It’s no surprise that Lucas chose for his premise the legend of El Dorado, which just screams adventure. However, I cannot possibly comprehend what Lucas and co-writer Jeff Nathanson were thinking (or smoking) when they decided to send their story into total chaos by adding extra-terrestrials into the mix. By doing this, the writers have a lot of explaining to do and the film gets bogged down and talky with Indy trying to clarify details to the audience; members of which that aren’t paying close attention will find themselves lost and confused as to what is going on. I myself am not totally sure or confident about exactly what happened. So the question I’ll be asking myself for a long time to come is: Why not just simply stick to the concept of the lost city of gold?
It’s amazing when you think about how uneven the movie is. It’s a tale of two halves. I was satisfied with the first hour, and with the exception of Indy surviving the epicenter of a nuclear blast at a test site (not kidding), it felt like the Indy movies of old, fraught with well timed humor and action. There’s one scene, which I’m sure you’ve seen in the teaser trailer, where Indy tries to whip towards a car, misses, falls back into a cargo truck and says “Damn, I thought that was closer.” That’s great stuff, but then we have to watch in disbelief as the movie jettisons all reason and plausibility and collapses on itself with a ridiculous final thirty minutes.
Say what you will about the age factor making no difference for Harrison Ford, but I did not sense the same swagger and pizzazz he had twenty years ago. Maybe his performance was perfunctory, but something about him felt off. Shia LaBeouf makes for a worthy sidekick as Mutt, while Cate Blanchett is only a memorable villain because of her distinctive appearance. The Nazi’s made a much better opponent than the Soviets do here. Ray Winstone is lackluster as Mac, and we’re never sure about which side he is on. Finally, Karen Allen does make a most welcome return as Marion and she, more than Harrison himself, is the one who hasn’t missed a beat in 27 years.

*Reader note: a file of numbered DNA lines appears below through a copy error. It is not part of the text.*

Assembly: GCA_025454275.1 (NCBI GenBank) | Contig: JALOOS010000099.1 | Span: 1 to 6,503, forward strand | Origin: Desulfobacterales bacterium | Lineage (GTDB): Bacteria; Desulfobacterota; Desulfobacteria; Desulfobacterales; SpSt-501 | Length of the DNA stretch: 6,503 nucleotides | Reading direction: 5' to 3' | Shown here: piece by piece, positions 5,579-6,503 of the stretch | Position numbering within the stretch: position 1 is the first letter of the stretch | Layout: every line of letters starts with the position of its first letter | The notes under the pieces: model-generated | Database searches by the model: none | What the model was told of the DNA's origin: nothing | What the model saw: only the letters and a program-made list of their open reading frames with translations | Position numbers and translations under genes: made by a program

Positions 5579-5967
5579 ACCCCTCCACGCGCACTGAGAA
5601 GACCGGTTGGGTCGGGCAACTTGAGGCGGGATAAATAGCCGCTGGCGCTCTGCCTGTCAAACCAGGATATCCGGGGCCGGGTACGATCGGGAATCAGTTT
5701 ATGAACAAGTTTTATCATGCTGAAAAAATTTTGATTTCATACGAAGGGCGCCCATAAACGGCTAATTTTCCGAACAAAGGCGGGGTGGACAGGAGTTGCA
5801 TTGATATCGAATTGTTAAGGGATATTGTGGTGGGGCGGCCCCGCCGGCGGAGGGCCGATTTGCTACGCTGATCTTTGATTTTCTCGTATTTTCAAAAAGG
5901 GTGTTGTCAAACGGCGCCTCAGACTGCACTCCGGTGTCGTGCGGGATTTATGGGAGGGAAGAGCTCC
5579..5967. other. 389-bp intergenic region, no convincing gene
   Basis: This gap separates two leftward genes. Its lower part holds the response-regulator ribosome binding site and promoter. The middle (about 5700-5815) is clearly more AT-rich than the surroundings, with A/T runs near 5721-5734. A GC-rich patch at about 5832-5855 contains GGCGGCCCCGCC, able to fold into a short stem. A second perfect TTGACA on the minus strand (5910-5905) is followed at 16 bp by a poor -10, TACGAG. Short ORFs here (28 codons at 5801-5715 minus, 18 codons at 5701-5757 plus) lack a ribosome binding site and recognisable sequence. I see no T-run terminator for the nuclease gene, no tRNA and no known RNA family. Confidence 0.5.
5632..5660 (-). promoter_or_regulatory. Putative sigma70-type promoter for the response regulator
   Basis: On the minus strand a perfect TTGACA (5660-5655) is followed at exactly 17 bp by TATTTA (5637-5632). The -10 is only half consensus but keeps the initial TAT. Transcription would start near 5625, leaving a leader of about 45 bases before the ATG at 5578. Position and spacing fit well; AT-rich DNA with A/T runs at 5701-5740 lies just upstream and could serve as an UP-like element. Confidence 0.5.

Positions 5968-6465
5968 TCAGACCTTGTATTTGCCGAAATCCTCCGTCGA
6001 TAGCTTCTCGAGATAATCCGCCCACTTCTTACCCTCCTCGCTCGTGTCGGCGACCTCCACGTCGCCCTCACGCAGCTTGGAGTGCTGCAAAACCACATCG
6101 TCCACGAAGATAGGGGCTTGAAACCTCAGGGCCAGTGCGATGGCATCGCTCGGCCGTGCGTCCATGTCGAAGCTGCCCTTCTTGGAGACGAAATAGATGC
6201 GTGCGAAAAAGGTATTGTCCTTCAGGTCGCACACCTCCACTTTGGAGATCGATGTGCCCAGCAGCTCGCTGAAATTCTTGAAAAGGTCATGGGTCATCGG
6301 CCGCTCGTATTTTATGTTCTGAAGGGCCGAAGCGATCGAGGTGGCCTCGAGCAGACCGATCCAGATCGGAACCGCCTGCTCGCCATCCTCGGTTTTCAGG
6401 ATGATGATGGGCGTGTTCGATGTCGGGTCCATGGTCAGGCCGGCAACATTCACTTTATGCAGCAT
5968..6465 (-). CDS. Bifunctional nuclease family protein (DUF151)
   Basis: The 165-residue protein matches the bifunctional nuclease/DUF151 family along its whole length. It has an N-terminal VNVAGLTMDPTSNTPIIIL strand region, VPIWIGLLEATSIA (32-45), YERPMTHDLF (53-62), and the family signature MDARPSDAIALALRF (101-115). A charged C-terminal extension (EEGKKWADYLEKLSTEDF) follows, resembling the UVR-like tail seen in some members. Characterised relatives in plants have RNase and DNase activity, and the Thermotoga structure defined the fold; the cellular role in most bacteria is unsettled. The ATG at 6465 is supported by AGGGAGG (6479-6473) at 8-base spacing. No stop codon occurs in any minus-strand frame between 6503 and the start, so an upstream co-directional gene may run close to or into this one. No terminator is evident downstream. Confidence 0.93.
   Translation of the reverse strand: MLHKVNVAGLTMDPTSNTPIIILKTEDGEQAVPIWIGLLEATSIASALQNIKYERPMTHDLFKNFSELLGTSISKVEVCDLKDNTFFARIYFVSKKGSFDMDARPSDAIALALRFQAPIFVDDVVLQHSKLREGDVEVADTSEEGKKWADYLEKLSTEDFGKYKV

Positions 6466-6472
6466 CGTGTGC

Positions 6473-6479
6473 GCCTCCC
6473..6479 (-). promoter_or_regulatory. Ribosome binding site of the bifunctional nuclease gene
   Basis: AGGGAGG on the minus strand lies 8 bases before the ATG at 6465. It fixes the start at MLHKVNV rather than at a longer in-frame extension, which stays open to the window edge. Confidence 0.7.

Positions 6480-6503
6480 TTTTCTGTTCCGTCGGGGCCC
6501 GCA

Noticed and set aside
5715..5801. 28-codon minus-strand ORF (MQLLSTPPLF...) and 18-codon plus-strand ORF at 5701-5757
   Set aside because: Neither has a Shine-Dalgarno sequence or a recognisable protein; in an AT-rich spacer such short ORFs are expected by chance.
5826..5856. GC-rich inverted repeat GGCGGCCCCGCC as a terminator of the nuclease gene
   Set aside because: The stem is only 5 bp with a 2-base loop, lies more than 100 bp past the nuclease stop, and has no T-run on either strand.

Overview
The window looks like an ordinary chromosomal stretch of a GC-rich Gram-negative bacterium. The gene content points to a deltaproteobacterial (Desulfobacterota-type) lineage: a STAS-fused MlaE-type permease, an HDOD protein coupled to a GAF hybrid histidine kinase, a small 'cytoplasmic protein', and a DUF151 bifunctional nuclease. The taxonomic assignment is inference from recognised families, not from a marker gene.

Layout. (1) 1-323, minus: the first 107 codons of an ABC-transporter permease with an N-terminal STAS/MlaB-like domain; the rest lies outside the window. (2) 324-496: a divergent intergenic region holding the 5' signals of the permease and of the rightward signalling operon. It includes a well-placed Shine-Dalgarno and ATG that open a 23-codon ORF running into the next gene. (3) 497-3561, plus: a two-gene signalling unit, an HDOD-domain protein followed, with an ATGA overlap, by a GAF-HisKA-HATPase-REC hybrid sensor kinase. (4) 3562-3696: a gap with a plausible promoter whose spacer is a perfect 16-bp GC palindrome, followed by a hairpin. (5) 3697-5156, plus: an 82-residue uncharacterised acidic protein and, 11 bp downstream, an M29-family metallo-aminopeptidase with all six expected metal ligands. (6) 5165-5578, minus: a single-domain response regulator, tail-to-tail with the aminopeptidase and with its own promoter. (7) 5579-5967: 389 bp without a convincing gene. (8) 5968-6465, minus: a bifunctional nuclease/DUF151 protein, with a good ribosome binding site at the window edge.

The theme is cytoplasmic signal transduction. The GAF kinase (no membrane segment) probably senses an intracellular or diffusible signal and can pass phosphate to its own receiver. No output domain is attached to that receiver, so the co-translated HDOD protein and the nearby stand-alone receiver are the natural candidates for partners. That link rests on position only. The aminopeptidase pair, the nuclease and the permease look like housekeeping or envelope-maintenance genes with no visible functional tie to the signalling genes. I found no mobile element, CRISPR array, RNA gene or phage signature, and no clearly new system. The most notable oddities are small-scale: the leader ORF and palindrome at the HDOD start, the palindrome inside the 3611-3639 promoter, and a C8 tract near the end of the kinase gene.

As far as action goes, every Indiana Jones movie has one memorable chase sequence, and Crystal Skull is no exception. This one is set in the jungles of the Amazon, and I think it should be compared with the truck chase in Raiders; at least until Shia LaBeouf suddenly becomes Tarzan. On a technical level, this is the far superior film, but with today’s technology, that is to be expected. The cinematography by Spielberg’s longtime partner Janusz Kaminiski (he also worked on the amazing recent masterpiece, The Diving Bell and the Butterfly) is breathtakingly lavish and there are some wide shots of waterfalls that are spectacular. Still, none of this really matters without a good story at the movie’s center.
Thus, there is little question as to what the most disappointing film of 2008 is so far. 19 years of writing and rewriting scripts, and all for nothing. The supposed reason it has taken so long is because Lucas was never satisfied with any of the proposed scripts. Well, I can’t imagine anyone of them being any weaker or sillier or more incongruous than the one at hand. In my mind, that shot of Indiana riding off into the sunset will always be the final shot of this series.